PAGE 54


54.1 - As previously mentioned this section of scene 89 was cut.


54.2 - These two expository scenes were cut because they’re trying to give us the information we don’t need; twice. In the final cut, we’re shown the doctor just working on Driver in the garage after we see Shannon answering his phone (see below). We know Driver called Shannon and Shannon called the doctor just like we know 2+2=4. You can give your audience much simpler information and allow them to put it all together.



PAGE 55


55.1 - So scene 93 wasn’t cut but it was changed quite a bit. The dialogue takes place in a different location without the presence of the underworld doctor. The doctor being there originally added instant conflict but his comedic undertone does slightly undermine the gravity of the situation. The comedy and the informality imply that this is a regular occurrence, though that might be true, it lessens the stakes. It puts all the characters in a place that they’ve been before, a place they survived, deflating the conflict. It’s ridiculous detail, but it matters. Read the scene and watch the one from the final cut (01:03:12) and see if you can feel the difference.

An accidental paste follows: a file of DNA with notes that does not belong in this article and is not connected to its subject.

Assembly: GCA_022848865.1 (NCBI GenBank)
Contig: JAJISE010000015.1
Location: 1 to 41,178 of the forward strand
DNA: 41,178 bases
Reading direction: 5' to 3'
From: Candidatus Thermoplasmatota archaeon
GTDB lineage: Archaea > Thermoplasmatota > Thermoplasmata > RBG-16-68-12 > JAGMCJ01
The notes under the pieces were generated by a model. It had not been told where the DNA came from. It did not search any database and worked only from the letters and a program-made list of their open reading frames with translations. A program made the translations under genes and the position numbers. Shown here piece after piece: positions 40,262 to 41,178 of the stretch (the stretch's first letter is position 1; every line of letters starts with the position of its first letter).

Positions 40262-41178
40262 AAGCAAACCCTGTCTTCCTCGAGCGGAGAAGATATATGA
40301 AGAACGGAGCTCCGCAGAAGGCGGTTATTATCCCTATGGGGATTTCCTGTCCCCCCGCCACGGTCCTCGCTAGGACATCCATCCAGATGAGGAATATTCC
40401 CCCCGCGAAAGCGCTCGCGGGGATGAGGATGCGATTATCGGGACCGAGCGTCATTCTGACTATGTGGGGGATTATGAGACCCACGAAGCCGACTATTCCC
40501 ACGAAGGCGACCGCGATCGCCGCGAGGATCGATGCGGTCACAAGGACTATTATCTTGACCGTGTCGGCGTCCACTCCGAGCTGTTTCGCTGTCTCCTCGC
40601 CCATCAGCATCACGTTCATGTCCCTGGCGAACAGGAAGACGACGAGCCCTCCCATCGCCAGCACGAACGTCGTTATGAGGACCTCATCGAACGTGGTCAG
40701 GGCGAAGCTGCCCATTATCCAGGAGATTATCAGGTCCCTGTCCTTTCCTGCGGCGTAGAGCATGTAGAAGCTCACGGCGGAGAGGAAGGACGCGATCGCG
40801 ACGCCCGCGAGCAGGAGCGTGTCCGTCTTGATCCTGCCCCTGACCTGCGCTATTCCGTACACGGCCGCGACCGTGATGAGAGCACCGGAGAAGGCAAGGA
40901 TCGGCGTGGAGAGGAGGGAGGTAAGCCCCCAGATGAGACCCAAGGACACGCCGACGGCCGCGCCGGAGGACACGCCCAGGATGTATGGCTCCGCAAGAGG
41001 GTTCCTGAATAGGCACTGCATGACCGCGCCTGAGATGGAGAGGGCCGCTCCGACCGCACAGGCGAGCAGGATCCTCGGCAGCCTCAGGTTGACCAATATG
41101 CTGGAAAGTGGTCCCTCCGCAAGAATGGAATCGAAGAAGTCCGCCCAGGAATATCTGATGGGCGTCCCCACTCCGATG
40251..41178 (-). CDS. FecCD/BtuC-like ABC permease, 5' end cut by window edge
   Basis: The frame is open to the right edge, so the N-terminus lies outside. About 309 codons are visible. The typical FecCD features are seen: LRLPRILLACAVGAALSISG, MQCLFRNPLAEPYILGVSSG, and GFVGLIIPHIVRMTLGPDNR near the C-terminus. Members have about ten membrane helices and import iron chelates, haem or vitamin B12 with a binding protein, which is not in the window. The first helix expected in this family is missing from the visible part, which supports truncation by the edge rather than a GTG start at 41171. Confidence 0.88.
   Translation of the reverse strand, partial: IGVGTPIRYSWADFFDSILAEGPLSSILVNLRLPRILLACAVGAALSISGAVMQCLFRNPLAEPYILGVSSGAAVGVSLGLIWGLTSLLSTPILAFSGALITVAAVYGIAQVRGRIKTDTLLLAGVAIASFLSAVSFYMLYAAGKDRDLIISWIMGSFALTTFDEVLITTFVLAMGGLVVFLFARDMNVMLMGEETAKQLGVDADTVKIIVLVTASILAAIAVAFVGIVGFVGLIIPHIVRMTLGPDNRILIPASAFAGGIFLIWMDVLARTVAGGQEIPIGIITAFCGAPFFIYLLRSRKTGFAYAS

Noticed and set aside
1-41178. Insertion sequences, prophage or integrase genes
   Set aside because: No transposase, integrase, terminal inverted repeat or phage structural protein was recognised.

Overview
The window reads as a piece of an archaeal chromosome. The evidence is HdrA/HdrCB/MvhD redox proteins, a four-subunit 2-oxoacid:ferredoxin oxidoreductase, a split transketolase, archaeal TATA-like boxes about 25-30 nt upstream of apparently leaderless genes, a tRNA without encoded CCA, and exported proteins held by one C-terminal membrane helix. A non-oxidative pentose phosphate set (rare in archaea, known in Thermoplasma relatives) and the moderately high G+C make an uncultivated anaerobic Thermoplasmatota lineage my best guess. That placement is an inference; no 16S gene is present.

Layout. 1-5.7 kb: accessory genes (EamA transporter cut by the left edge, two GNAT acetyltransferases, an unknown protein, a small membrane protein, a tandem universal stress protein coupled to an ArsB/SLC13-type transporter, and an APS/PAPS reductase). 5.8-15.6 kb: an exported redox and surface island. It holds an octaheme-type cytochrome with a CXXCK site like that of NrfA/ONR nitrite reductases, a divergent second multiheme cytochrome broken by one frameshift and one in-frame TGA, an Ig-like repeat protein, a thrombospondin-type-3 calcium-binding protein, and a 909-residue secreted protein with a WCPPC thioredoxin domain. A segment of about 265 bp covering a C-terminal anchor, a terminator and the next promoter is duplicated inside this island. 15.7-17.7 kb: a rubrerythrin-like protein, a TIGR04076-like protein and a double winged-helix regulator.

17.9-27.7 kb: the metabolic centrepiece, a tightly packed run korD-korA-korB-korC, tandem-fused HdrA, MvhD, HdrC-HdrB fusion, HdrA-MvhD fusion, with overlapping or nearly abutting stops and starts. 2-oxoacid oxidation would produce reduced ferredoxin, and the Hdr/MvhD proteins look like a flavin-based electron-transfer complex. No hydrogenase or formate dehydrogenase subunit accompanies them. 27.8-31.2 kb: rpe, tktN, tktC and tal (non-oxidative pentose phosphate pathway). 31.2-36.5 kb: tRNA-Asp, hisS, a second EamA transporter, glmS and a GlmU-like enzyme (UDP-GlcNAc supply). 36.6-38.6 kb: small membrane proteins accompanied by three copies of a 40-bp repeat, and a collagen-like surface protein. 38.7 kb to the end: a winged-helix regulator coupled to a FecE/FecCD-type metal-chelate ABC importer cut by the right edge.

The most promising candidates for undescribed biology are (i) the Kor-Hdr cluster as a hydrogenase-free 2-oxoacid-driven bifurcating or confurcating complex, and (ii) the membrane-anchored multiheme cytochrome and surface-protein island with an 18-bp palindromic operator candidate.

PAGE 56


56.1 - This scene was cut from the final cut. Let’s take a look and try to determine why. The point of the scene is to establish that Cook runs the strip club and that’s where Driver can find him. However cutting straight to Driver entering the strip club in pursuit of Cook, as they did in the final cut, accomplishes the same goal. This choice is obviously strengthened by Shannon mentioning that he’s going to ask Bernie about Cook AKA Chris (S93).


PAGE 58


58.1 - The first section of this scene was cut. You want the violence to impactful and purposeful. Driver uses it to get what he needs. He seems to be indifferent about it actually inflicting violence. It seems to be more of a tool to him rather than a vice. In the final cut, he breaks Cook’s hand with a hammer and that’s all he really needs to do. After that, he’s in control.


58.2 - In this final cut Driver threatens to hammer a bullet into Cook’s forehead. The bullet was given to Benicio by the men that attacked his father, Standard, the men that Driver is now hunting down. Driver’s motivation is to protect Irene and Benicio. The bullet works as a reminder of this motivation. It’s easy for the ‘why' to get lost in the narrative especially when our protagonist is so enigmatic, this is where symbolism can be very useful.


PAGE 59